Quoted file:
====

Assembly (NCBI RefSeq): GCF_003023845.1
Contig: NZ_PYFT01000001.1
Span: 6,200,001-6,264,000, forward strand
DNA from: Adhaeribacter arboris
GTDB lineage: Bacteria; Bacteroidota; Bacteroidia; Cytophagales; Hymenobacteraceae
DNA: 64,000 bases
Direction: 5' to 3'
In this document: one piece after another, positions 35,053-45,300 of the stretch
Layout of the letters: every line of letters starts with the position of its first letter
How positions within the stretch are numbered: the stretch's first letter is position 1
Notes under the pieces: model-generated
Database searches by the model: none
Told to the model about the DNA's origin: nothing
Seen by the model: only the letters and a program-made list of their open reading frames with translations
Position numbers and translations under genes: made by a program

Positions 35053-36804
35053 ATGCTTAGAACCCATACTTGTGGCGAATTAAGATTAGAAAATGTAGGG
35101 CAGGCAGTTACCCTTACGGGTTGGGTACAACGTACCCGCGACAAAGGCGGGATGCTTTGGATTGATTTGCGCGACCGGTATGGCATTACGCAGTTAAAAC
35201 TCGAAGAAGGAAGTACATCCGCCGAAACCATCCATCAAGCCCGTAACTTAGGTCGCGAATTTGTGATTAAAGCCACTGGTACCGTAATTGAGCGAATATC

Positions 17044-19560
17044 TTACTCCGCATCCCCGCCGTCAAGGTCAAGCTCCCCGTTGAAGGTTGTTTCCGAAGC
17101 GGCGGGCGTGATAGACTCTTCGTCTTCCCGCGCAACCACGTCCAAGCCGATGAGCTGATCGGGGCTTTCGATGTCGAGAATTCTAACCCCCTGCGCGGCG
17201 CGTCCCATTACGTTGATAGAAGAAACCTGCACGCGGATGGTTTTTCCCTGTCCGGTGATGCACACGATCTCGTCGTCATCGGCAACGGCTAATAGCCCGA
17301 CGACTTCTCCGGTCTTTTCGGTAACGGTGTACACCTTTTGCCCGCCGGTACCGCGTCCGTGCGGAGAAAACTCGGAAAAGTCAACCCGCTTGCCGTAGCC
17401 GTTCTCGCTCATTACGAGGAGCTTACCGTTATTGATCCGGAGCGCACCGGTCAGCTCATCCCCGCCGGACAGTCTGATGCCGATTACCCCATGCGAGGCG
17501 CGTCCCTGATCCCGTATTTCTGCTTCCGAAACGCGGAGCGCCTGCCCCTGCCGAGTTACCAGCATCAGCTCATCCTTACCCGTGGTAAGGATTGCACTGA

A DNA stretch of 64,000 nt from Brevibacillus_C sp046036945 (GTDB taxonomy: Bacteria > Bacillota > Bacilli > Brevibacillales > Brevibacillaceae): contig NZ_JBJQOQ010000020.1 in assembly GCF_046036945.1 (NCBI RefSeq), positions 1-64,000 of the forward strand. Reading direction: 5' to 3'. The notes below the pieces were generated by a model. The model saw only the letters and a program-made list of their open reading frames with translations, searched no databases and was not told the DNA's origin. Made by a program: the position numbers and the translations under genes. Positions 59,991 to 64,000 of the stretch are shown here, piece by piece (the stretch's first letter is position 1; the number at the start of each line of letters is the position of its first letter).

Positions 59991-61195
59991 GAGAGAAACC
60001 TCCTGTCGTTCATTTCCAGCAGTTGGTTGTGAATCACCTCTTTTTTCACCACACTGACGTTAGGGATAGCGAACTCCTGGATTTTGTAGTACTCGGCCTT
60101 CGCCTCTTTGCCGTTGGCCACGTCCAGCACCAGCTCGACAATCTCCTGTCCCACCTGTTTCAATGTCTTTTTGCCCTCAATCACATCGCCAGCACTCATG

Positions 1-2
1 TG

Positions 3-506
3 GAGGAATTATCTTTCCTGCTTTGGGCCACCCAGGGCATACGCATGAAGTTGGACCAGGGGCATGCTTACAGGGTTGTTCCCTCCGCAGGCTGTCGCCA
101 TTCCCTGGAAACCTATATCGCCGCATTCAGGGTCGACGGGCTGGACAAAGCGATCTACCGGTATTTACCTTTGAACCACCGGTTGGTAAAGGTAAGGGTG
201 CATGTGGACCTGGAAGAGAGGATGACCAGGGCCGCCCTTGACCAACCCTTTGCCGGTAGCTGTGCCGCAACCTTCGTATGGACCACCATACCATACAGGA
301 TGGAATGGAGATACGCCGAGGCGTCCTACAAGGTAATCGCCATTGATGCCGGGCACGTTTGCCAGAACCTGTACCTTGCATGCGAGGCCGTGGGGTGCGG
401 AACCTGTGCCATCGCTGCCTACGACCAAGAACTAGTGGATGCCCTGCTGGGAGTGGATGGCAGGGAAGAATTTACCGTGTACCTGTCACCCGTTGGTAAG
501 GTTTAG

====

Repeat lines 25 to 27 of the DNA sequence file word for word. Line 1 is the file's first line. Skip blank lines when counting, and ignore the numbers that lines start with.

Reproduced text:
17401 GTTCTCGCTCATTACGAGGAGCTTACCGTTATTGATCCGGAGCGCACCGGTCAGCTCATCCCCGCCGGACAGTCTGATGCCGATTACCCCATGCGAGGCG
17501 CGTCCCTGATCCCGTATTTCTGCTTCCGAAACGCGGAGCGCCTGCCCCTGCCGAGTTACCAGCATCAGCTCATCCTTACCCGTGGTAAGGATTGCACTGA

A DNA stretch of 64,000 nt from Brevibacillus_C sp046036945 (GTDB taxonomy: Bacteria > Bacillota > Bacilli > Brevibacillales > Brevibacillaceae): contig NZ_JBJQOQ010000020.1 in assembly GCF_046036945.1 (NCBI RefSeq), positions 1-64,000 of the forward strand. Reading direction: 5' to 3'. The notes below the pieces were generated by a model. The model saw only the letters and a program-made list of their open reading frames with translations, searched no databases and was not told the DNA's origin. Made by a program: the position numbers and the translations under genes. Positions 59,991 to 64,000 of the stretch are shown here, piece by piece (the stretch's first letter is position 1; the number at the start of each line of letters is the position of its first letter).